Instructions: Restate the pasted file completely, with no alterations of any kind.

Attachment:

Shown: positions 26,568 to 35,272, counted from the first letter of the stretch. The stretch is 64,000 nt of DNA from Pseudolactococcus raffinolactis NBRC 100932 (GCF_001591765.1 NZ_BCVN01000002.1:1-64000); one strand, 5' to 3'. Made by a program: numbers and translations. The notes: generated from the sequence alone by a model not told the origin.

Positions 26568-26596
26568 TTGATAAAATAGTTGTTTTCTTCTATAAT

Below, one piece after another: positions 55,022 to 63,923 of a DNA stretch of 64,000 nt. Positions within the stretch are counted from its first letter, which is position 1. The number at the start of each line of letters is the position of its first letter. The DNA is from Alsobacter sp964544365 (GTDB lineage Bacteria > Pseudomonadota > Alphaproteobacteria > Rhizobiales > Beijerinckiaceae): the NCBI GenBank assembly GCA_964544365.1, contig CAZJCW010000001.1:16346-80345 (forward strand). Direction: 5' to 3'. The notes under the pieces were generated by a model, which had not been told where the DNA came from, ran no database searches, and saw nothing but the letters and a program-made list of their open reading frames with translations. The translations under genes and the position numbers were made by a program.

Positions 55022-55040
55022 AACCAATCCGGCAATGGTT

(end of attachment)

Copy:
Shown: positions 26,568 to 35,272, counted from the first letter of the stretch. The stretch is 64,000 nt of DNA from Pseudolactococcus raffinolactis NBRC 100932 (GCF_001591765.1 NZ_BCVN01000002.1:1-64000); one strand, 5' to 3'. Made by a program: numbers and translations. The notes: generated from the sequence alone by a model not told the origin.

Positions 26568-26596
26568 TTGATAAAATAGTTGTTTTCTTCTATAAT

Below, one piece after another: positions 55,022 to 63,923 of a DNA stretch of 64,000 nt. Positions within the stretch are counted from its first letter, which is position 1. The number at the start of each line of letters is the position of its first letter. The DNA is from Alsobacter sp964544365 (GTDB lineage Bacteria > Pseudomonadota > Alphaproteobacteria > Rhizobiales > Beijerinckiaceae): the NCBI GenBank assembly GCA_964544365.1, contig CAZJCW010000001.1:16346-80345 (forward strand). Direction: 5' to 3'. The notes under the pieces were generated by a model, which had not been told where the DNA came from, ran no database searches, and saw nothing but the letters and a program-made list of their open reading frames with translations. The translations under genes and the position numbers were made by a program.

Positions 55022-55040
55022 AACCAATCCGGCAATGGTT